“It’s still really, really close,” Derek Farmer shouted. “We need everybody that has a phone to help.”
What happened next has become campaign lore among McGinn supporters.
Partygoers set down their beers, accepted scripts, phone sheets and pay-as-you-go cellphones, and The War Room bar became an impromptu phone bank to contact voters who hadn’t yet mailed ballots.
The campaign said it ended up delivering 200 ballots to the post office at midnight — a chunk of votes in a race that has McGinn and his opponent, Joe Mallahan, separated by 2,384 votes. It’s a slim but seemingly insurmountable lead. To catch McGinn, Mallahan would have to take about 54 percent of the remaining votes.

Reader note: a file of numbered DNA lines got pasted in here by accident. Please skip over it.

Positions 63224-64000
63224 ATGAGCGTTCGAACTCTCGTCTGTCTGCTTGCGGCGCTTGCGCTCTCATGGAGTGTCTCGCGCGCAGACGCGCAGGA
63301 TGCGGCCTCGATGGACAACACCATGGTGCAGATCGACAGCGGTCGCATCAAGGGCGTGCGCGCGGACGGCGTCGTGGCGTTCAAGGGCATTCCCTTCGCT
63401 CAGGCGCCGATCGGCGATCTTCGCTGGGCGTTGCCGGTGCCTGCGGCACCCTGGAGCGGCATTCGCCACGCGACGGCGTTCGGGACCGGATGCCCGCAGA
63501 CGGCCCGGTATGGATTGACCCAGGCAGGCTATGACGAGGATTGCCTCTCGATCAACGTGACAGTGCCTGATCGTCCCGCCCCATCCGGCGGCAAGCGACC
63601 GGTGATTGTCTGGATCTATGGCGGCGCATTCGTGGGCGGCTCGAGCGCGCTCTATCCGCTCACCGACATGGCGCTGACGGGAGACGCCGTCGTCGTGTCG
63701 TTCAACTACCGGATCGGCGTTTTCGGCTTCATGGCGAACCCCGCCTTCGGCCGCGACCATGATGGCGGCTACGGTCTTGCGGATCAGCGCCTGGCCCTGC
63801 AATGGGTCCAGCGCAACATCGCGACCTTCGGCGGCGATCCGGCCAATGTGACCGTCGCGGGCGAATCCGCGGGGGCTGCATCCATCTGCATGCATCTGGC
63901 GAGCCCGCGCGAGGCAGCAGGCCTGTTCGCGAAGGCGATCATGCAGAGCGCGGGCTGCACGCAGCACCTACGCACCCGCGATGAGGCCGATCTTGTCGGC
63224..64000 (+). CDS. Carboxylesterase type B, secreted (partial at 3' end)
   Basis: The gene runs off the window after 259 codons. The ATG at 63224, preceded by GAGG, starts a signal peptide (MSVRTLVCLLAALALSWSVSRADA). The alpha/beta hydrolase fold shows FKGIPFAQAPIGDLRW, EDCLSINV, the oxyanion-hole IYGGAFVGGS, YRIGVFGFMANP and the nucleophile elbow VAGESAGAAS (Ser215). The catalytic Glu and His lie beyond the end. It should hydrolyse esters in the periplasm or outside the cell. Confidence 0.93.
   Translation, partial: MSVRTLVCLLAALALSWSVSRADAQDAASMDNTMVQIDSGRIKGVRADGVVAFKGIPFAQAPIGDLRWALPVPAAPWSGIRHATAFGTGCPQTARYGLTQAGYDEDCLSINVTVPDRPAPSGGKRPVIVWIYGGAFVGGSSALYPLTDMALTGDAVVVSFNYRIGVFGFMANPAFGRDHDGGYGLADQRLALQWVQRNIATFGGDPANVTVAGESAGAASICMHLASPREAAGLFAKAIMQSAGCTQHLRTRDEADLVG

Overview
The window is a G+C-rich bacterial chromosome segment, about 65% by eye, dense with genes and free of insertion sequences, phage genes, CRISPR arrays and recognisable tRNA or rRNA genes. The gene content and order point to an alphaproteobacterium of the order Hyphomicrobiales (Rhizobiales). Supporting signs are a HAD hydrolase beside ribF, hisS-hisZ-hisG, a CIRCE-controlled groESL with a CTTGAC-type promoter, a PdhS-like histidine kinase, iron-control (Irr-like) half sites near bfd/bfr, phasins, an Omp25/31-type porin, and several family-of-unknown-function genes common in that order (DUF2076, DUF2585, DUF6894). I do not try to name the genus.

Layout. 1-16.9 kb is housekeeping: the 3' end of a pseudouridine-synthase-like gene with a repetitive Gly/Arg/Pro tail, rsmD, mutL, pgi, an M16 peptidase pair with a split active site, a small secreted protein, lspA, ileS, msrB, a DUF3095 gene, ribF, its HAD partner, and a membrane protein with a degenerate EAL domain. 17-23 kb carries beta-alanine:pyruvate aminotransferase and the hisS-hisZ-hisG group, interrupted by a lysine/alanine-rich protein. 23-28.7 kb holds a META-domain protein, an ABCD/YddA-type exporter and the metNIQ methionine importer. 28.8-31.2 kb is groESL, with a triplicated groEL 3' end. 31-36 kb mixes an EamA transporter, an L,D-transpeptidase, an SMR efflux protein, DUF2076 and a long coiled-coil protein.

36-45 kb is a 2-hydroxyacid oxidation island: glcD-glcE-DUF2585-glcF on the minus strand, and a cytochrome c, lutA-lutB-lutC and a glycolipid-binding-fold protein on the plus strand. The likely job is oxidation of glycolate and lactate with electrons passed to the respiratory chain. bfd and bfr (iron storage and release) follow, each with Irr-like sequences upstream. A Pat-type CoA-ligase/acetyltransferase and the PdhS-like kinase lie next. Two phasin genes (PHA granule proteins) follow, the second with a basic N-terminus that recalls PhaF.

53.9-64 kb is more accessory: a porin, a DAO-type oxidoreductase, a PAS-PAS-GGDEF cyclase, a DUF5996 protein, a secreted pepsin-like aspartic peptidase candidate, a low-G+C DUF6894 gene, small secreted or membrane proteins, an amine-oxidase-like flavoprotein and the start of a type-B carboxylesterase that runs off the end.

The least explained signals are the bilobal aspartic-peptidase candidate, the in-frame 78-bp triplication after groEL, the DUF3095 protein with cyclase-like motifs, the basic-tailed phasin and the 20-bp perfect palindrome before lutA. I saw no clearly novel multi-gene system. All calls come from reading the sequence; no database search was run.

By all accounts, McGinn was the underdog in the race. He was out-fundraised by more than 3-to-1, and he lacked big-name endorsements. He was opposed by Gov. Chris Gregoire, the chairman of the state Democratic Party, and most of the business and labor communities.
What he did have was a fleet of volunteers so devoted they deferred graduate school, borrowed money from their parents and spent hours contacting voters for McGinn. To read the rest of this article, please click here.